Funded by the Greenway Ecological Standing Committee, through funds provided under the New York Power Authority relicensing agreement, the $220,000 living shoreline project encompasses the full expanse of the land-water interface, including aquatic, shoreline and upland habitats. Matching contributions to the project, provided by the City of Niagara Falls, include funding for landscape materials and the pedestrian walkway that encourages park visitors to experience the naturalized shoreline.
Chairman of the Greenway Ecological Standing Committee Timothy DePriest said, "Hyde Park Lake is a treasured gem of the Niagara River Greenway and, like all gems, needs a little polish once in a while. The living shoreline project that Buffalo Niagara Waterkeeper recently completed has provided the ecological polish that was needed to bring the sparkle of natural beauty back to the lakeshore. What was once an eroded, muddy bank is now a vibrant riparian habitat that will be enjoyed by the wildlife that live there and the people who visit, contributing to the long-term vision for the Niagara River Greenway."
"The extensive living shorelines project has transformed a significant stretch of shoreline at Hyde Park Lake that will now feature a larger variety of important habitats, provide better support to native species, and help accomplish our regional ecological goals," NYPA CEO and President Gil C. Quiniones said. "The New York Power Authority is proud to support another key restoration of critical habitat through the Greenway Ecological Standing Committee, and we are confident that these improvements will lead to a more resilient shoreline and a better experience for residents and visitors."
Hyde Park Lake was identified as a top restoration priority due to the deteriorating conditions that included eroding banks, lack of vegetation, and encroachment of invasive species. The restored area is now filled with native sedges, cattails, willows and wildflowers. In addition to native plantings, project design included the creation of a gradual slope between the land and water. By restoring this connection, the lakeshore becomes more resilient to flooding and erosion, while also offering improved access to the water for both wildlife and park patrons.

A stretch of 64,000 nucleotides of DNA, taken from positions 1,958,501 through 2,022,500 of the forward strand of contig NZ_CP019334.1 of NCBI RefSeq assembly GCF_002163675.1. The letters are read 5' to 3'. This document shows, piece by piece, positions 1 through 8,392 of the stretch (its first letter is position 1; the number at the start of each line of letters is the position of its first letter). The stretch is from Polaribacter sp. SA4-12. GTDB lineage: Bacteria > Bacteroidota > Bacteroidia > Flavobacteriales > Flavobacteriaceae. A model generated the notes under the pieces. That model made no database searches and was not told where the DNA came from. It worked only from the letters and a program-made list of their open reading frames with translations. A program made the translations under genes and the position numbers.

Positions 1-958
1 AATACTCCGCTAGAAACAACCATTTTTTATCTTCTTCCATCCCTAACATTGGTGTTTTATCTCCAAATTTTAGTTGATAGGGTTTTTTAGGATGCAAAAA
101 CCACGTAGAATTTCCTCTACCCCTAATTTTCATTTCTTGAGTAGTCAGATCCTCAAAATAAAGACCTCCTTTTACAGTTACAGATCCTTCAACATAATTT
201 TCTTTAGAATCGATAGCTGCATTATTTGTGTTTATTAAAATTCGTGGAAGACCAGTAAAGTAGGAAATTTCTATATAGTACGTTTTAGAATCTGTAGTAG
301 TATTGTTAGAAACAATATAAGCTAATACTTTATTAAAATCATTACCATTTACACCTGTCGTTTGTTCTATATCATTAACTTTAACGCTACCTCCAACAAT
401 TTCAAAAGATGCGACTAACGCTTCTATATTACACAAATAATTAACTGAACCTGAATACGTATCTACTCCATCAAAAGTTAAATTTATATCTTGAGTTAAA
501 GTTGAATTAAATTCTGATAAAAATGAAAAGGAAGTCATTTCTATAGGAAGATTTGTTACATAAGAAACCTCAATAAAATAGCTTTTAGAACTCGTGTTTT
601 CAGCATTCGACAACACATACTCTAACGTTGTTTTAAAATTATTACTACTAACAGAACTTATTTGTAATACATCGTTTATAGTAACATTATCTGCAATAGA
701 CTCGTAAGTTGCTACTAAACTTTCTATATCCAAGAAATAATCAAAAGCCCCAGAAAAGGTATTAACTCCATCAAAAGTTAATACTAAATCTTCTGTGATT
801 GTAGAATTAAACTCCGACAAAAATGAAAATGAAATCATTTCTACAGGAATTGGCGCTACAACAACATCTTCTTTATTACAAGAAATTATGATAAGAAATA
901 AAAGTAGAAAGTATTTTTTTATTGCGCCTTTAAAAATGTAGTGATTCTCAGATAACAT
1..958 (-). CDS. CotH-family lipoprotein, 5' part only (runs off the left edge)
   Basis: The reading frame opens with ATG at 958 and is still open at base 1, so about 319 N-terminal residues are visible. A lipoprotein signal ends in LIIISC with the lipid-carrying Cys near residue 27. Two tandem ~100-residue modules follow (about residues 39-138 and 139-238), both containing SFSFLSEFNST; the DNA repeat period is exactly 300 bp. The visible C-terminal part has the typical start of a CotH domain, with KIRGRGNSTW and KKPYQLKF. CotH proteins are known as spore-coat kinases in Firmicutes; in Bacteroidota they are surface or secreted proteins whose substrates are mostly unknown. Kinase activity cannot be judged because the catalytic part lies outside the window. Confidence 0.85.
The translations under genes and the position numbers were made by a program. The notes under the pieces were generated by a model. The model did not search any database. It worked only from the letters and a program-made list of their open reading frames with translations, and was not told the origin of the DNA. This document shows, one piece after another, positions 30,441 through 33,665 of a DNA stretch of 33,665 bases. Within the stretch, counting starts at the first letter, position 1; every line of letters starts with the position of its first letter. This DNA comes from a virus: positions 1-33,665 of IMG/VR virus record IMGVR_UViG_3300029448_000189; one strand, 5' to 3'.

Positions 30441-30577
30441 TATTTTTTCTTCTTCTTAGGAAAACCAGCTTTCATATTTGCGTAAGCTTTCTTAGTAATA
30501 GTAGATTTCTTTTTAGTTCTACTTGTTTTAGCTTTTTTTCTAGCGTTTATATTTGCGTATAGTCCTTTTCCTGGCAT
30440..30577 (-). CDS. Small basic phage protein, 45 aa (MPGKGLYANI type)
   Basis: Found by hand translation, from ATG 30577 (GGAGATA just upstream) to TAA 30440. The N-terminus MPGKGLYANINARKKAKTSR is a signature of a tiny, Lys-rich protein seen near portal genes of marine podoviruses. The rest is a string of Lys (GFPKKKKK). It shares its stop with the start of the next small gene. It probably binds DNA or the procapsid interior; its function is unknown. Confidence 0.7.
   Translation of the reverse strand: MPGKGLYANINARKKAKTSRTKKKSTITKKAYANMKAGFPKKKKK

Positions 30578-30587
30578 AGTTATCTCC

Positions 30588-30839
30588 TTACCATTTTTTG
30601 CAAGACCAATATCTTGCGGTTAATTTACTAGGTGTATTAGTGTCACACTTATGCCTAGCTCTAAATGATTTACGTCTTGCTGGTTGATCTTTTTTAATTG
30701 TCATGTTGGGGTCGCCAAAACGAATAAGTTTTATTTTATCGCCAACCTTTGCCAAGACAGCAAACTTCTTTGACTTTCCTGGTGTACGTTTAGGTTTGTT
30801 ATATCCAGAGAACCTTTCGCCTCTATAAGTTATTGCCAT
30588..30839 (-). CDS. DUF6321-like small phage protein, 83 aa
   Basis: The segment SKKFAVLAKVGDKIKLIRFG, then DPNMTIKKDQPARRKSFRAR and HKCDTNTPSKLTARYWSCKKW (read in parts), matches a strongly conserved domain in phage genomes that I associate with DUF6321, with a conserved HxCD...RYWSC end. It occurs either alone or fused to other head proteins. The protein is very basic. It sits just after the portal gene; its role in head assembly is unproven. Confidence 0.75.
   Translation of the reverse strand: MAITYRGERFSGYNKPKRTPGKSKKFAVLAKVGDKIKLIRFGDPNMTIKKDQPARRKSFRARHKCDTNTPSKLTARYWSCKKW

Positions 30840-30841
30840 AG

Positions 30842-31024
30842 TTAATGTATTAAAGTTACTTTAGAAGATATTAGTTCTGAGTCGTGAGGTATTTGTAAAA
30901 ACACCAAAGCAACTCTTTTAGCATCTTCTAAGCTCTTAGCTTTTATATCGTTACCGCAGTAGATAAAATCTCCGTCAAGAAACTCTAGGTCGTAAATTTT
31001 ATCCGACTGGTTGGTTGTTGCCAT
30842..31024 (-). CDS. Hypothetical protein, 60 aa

As park visitors walk along the shoreline, they are able to experience the diverse nature of habitat types associated with living shorelines, including marsh, wetland, meadow and aquatic ecosystems.
Each of these habitats serves a certain purpose. Wetland and marsh areas help to improve water quality by filtering stormwater runoff before it enters the lake while adding oxygen to the water, improving its clarity and health. The restored conditions will help reduce the risk of algae blooms. The meadow provides critical habitat for pollinators and also helps to absorb runoff. Strategically placed logs and boulders provide important spawning, resting and feeding habitat for the important fishery found within the lake, while protecting the shoreline from erosive forces. Birds can also be seen utilizing these logs and boulders to perch and hunt in shallow water areas.
The City of Niagara Falls and Buffalo Niagara Waterkeeper are working together to secure additional funds for expanded implementation of this project along the lake throughout Hyde Park and further into the Gill Creek corridor.
Buffalo Niagara Waterkeeper's mission is to protect and restore local water and surrounding ecosystems for the benefit of current and future generations.